My wife taught in several districts around the country and eventually retired from teaching here in AZ. Because of our moving several times for my career, she was not able to put in 30 years in any one school system. However, among her associates those salaries are not at all uncommon here or in CA for Master+ level teachers with longevity.
Should that be “stealing money FROM another teacher?
I retired from teaching when I was older than Dinnean–with thirty-four years of service. Neither I–nor any other teacher in the affluent community where I taught–made anywhere near $95,000…even with advanced degrees and many more than twenty-two years of service. I was aware that teachers in Connecticut had much higher than average salaries–but not that much higher.
I taught in Massachusetts, which is also a very expensive state in which to live. The cost of housing here in the northeast part of my state is astronomical. $300,000 might buy you a house that’s a “fixer-upper.”
You may find that my comment rings hollow–but I’m speaking from my own personal experience!
Another thing in regard to my teaching: I felt there were “trade-offs.” I didn’t earn as high a salary as most other professionals–but I had lots of vacation time. Not many professionals or other workers have two months of vacation in the summer–as well as three week-long vacations during the school year. That meant that I was home with my child when she was on school vacation. That time spent with my daughter when she was young was more valuable to me than money.
This is as good as it gets. Bookmaking is school, what better values could one teach the students?
Oh yeah, life skills, sounds like that is done as well.
CCD is correct I think. Such behavior represents disordered thought processes in response to some kind of desperation. Education, intelligence and affluence have little to do with whether people respond to tension logically.The “fight or flight” hard wiring when transferred into the human range of behavior provides a variety of solutions many of which, like this one, high impractical.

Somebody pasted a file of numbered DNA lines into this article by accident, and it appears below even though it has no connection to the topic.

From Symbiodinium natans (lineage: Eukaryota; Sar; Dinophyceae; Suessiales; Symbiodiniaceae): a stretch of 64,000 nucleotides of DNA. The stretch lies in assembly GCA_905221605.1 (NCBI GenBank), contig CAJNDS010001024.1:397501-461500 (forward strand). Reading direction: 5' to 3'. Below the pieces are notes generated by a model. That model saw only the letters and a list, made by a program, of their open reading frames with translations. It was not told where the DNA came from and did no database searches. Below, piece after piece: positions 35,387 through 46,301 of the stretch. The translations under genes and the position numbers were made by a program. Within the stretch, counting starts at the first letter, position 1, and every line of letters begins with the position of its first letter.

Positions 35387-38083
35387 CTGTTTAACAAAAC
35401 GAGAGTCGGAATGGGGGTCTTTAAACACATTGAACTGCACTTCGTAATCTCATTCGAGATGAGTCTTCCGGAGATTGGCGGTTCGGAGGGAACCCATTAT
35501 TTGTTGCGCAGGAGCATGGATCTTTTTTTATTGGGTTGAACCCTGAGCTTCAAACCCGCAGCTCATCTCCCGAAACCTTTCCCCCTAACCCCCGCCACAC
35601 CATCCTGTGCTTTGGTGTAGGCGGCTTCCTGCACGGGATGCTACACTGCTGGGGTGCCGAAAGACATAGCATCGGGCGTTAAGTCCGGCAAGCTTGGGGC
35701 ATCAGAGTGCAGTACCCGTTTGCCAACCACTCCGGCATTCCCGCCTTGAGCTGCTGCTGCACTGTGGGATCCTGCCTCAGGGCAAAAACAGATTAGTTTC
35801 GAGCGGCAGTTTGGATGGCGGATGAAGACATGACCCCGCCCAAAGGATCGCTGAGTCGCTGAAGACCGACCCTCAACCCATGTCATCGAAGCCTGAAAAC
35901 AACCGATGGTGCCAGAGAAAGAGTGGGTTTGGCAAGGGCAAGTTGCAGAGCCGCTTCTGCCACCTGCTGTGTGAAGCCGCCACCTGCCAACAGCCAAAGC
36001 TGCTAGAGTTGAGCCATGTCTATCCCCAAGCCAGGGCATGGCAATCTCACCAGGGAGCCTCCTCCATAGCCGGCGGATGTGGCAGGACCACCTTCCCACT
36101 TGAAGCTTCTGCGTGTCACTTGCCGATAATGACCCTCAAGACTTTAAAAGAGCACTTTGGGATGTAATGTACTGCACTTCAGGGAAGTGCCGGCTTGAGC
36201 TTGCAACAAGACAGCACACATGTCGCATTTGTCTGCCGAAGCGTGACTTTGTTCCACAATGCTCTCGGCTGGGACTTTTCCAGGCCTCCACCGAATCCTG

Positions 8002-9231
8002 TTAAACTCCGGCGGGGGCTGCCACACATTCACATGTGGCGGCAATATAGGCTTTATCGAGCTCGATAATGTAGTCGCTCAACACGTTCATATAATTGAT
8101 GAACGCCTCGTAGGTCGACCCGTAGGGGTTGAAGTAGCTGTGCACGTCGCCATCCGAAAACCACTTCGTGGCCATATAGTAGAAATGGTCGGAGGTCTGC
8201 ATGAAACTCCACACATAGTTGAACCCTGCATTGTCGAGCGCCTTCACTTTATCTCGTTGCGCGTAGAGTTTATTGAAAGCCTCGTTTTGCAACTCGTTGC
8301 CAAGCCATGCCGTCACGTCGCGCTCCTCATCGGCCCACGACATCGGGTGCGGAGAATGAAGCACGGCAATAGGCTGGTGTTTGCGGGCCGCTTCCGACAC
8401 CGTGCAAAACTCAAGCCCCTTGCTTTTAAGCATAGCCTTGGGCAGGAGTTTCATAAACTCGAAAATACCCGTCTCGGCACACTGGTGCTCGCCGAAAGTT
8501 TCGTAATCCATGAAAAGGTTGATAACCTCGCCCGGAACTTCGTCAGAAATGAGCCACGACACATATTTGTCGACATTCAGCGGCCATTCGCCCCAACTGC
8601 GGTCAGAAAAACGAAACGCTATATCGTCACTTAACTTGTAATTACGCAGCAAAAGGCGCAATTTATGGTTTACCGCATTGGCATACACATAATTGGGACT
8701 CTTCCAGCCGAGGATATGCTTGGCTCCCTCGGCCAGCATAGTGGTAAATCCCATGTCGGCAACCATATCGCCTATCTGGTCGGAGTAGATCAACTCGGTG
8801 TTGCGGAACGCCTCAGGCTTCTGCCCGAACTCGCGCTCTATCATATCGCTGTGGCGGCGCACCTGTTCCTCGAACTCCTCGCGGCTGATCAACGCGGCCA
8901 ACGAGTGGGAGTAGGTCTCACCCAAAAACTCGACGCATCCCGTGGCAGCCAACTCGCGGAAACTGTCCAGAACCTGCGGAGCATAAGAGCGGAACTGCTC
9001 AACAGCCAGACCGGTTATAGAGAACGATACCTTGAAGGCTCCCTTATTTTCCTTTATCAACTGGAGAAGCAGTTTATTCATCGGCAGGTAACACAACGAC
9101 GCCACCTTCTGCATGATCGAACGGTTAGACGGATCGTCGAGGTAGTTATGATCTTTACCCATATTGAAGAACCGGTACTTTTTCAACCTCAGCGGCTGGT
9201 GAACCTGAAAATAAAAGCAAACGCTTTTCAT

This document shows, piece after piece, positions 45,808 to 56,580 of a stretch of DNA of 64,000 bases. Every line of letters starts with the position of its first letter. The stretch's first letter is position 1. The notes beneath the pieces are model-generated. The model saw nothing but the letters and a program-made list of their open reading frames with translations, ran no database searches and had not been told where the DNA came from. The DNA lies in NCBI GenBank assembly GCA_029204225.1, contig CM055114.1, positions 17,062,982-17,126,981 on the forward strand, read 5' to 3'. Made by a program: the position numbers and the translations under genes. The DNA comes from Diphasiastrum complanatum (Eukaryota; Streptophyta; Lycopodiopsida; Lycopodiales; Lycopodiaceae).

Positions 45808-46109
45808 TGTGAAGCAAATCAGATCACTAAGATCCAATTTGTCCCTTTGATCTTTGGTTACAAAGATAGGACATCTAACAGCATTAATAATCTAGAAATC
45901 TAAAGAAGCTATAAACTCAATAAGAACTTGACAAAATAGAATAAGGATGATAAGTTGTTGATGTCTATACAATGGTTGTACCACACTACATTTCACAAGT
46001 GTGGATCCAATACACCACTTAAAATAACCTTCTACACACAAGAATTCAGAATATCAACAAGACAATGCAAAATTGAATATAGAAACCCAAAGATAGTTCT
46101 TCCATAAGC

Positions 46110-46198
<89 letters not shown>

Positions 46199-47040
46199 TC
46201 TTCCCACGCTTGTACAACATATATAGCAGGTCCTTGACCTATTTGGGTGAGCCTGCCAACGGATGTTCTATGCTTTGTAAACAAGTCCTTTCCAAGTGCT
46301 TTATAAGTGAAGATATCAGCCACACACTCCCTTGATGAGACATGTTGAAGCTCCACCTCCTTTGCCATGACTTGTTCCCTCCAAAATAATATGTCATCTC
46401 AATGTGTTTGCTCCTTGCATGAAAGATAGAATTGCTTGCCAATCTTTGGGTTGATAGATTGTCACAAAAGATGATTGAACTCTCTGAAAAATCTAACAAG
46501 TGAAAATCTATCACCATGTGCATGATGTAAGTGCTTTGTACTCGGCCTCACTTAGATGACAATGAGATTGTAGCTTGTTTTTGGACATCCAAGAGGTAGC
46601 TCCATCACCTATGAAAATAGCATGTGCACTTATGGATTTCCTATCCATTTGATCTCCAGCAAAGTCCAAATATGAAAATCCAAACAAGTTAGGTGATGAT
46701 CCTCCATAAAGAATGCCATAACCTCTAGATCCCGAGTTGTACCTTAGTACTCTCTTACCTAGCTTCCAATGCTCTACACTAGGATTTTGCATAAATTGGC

Elaine and Blouise
There’s a fair bit of information missing from the article that makes your comments about a teacher’s salary ring hollow.
First, we don’t know her level of education. She must have a bachelor’s degree and many school districts require teachers to do continuing education every year or so to maintain their teaching certificate. Many or most of those attain their Master’s degree. Even then, school districts require continuing education at the university level (at the teachers’ expense) and generally without additional pay.
The teacher in question is 55 years old with 22 years in the classroom. Most teachers her age have closer to 30 years teaching. It doesn’t seem out of line to me for a person with an advanced degree and 30 years of job experience to earn $95,000. Can you tell me of other professions where having two degrees and that much experience wouldn’t earn that kind of money?
Also, Conn. is a relatively expensive place to live and salaries in all fields tend to compensate for those differences.
Dinnean made $95,000 a year as a public school teacher? Wow! Sure wish I had taught in Connecticut.
When they say their going to “pay it back” it’s a gambling issue. Ms. Dinnean behavior gives us a peak into her private life.
AA & NA aren’t for Susan, she needs GA.
The Colts did not cover the spread Vs the Pats. Those who needed to know, knew. Those who didn’t know, could care less.
Teach your children well, oh I feel a CS&N coming on:
Considering the generous salary of $95,000 a year, I strongly suspect the words “an others” is an understatement.